2.5 Summary 42

2.6 Further Reading and Resources on Quantum Computing 42

3 Distributed Quantum Computing-Classical and Quantum 45

3.1 The Power of Entanglement for Distributed Computing 46

3.1.1 Enabling Distributed Computations with Fewer Bits of Communication 46

3.1.1.1 The Distributed Three-Party Product Problem 47

3.1.1.2 The Distributed Deutsch-Jozsa Promise Problem 49

3.1.1.3 The Distributed Intersection Problem 52

3.1.1.4 Discussion 56

3.1.2 Enabling Distributed Computations Not Possible Classically 56

3.1.2.1 Greenberger-Horne-Zeilinger and Mermin (GHZ&M) Game 56

3.1.2.2 Clauser-Horne-Shimony-Holt (CHSH) 60

3.1.2.3 Discussion 67

3.2 Other Quantum Protocols 67

3.2.1 Quantum Coin Flipping 67

3.2.1.1 Classical Coin Flipping 67

3.2.1.2 Quantum Coin Flipping 74

3.2.2 Quantum Leader Election 77

3.2.3 Quantum Key Distribution (QKD) 79

3.2.4 Quantum Anonymous Broadcasting 90

3.2.5 Quantum Voting 97

3.2.6 Quantum Byzantine Generals Solution 99

3.2.7 Quantum Secret Sharing 104

3.2.8 Quantum Oblivious Transfer (OT) 105

3.2.9 Discussion 107

3.3 Summary 107

4 Distributed Quantum Computing - Distributed Control of Quantum Gates 113

4.1 Performing a Distributed CNOT 113

4.1.1 Using Teleportation 113

4.1.2 A More Efficient MethodWith Cat-Like States 114

4.2 Beyond the Distributed CNOT 118

4.2.1 Same Control Qubit for Multiple Target Qubits on Different Machines 118

4.2.2 Multiple Control Qubits for the Same Target Qubit on a Different Machine 123

4.2.3 Cat-Entangler and Cat-Disentangler Modules 126

4.3 Distributing Quantum Circuits and Compilation for Distributed Quantum Programs 127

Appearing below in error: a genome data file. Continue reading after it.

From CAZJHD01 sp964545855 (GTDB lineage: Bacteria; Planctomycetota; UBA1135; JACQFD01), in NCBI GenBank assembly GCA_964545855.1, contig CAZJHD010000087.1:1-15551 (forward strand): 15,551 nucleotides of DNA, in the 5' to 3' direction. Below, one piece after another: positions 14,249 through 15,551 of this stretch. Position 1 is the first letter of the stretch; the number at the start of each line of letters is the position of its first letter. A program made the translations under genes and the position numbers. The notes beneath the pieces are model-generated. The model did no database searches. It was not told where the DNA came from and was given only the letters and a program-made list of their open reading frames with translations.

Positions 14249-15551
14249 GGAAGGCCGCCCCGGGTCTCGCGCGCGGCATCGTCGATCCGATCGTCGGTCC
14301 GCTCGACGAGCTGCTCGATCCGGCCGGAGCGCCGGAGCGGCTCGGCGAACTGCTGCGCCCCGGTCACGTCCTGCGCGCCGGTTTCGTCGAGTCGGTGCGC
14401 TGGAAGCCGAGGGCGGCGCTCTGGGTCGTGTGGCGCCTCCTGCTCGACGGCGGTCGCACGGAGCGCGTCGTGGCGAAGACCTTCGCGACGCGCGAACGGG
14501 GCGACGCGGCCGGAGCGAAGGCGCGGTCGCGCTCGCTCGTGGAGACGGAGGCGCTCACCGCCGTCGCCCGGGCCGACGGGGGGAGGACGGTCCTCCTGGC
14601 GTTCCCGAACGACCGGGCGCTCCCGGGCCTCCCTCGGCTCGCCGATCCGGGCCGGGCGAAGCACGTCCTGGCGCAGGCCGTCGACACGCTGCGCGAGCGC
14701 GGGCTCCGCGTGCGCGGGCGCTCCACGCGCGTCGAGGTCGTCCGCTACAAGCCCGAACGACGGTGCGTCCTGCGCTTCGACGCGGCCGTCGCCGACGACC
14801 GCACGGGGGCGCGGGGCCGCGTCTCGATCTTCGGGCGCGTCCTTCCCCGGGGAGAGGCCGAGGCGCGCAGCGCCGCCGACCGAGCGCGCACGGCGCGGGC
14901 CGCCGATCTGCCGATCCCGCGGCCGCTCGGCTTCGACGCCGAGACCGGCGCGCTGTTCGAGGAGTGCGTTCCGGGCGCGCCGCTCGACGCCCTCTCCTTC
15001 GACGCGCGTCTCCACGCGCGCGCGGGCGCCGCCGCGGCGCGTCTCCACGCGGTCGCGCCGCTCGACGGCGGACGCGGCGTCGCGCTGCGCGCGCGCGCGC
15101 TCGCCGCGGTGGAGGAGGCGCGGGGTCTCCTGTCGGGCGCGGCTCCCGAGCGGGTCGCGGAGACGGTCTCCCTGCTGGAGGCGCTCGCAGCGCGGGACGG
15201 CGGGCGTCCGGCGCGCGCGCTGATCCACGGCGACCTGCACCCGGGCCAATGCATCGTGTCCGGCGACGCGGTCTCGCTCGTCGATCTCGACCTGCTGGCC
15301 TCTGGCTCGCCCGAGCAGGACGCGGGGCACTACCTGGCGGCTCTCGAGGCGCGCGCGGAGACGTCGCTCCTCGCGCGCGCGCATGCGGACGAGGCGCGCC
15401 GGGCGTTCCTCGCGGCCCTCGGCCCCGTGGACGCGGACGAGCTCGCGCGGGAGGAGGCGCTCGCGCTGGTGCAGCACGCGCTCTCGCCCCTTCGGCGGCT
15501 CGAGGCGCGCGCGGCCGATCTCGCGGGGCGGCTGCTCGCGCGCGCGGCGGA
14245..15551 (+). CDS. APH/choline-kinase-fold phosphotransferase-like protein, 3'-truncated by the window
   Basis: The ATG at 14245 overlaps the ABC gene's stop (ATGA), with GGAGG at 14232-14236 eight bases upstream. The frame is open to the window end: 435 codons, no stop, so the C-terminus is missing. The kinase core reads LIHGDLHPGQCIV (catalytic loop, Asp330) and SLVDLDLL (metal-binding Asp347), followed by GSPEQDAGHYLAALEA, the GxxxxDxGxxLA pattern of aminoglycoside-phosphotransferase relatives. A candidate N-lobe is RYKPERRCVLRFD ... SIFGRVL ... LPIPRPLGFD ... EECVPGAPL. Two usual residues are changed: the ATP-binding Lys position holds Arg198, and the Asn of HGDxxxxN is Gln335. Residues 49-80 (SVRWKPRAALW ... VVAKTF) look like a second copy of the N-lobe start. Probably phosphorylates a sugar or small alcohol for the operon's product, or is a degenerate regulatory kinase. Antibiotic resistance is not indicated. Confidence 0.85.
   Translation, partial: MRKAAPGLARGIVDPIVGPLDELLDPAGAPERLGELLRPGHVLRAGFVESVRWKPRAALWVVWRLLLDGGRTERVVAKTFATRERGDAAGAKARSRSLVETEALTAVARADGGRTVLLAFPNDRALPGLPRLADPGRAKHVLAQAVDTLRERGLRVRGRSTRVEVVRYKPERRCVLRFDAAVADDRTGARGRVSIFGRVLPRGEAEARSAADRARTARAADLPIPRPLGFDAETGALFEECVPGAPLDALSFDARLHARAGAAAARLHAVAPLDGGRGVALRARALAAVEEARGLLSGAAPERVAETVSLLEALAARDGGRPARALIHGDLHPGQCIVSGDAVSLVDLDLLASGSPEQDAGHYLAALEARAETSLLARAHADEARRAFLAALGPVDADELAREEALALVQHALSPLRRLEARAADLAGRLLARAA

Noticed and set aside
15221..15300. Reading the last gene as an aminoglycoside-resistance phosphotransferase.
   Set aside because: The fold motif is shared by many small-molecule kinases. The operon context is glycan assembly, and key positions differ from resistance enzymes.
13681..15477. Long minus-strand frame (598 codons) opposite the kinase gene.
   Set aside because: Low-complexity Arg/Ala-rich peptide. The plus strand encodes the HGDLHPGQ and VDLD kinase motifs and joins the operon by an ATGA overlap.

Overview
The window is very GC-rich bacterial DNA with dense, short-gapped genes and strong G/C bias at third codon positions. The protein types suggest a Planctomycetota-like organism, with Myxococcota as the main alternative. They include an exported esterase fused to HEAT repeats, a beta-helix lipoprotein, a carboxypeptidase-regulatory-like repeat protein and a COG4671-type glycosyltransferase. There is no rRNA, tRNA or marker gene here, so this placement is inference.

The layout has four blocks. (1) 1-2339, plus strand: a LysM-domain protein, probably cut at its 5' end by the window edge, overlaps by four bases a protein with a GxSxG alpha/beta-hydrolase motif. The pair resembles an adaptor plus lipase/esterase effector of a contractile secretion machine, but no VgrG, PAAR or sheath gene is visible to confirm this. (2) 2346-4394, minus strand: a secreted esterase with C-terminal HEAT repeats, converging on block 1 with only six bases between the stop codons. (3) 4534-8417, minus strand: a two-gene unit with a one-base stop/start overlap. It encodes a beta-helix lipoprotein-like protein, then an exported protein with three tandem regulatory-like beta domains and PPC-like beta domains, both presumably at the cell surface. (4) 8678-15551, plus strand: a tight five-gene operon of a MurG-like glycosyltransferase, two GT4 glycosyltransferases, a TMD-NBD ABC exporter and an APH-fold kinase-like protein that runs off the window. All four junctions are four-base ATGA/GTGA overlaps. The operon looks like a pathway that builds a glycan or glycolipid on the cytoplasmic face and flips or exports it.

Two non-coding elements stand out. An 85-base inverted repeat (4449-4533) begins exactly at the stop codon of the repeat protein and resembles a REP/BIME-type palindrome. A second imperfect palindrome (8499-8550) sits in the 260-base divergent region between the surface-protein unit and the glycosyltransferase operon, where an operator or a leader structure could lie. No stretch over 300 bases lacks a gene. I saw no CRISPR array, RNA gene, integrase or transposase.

4.4 Control and Scheduling for Distributed Quantum Computers 129

4.5 Distributed Quantum Computing Without Internode Entanglement 132

4.6 Summary 133

5 Delegating Quantum Computations 137

5.1 Delegating Private Quantum Computations 137

5.2 How to Verify Delegated Private Quantum Computations 149

5.2.1 X Gate Gadget 150

5.2.2 Z Gate Gadget 151

5.2.3 CNOT Gate Gadget 151

5.2.4 R Gate Gadget 151

5.2.5 H Gate Gadget 155

5.3 Quantum Computing-as-a-Service 158

5.4 Summary 158

6 The Quantum Internet 161

6.1 Entanglement Over Longer Distances 161

6.1.1 Bell States and Bell State Measurement 162

6.1.2 Entanglement Swapping 163

6.1.3 Transmission of Qubits Using Tree-Cluster States 165

6.2 Entanglement with Higher Fidelity 172

6.2.1 Fidelity 172

6.2.2 Twirling Map 174

6.2.3 Quality of Distributed Entanglement and Entanglement Purification 177

6.3 Distributed Quantum Computation Over the Quantum Internet - Challenges 183

6.4 Summary 187

References 187

7 Conclusion 191

References 192

Index 193
Seng W. Loke, PhD, is a Professor in Computer Science for the School of Information Technology, Deakin University, Australia, as well as Director of the Centre for Software, Systems and Society (CS3) and Co-Director of the Internet of Things Platforms and Applications Lab in the Centre for Internet of Things Ecosystem Research and Experimentation (CITECORE). He has published extensively on Internet of Things, context-aware computing, mobile and pervasive computing, and related subjects.

S. W. Loke, School of Information Technology, Deakin University, Australia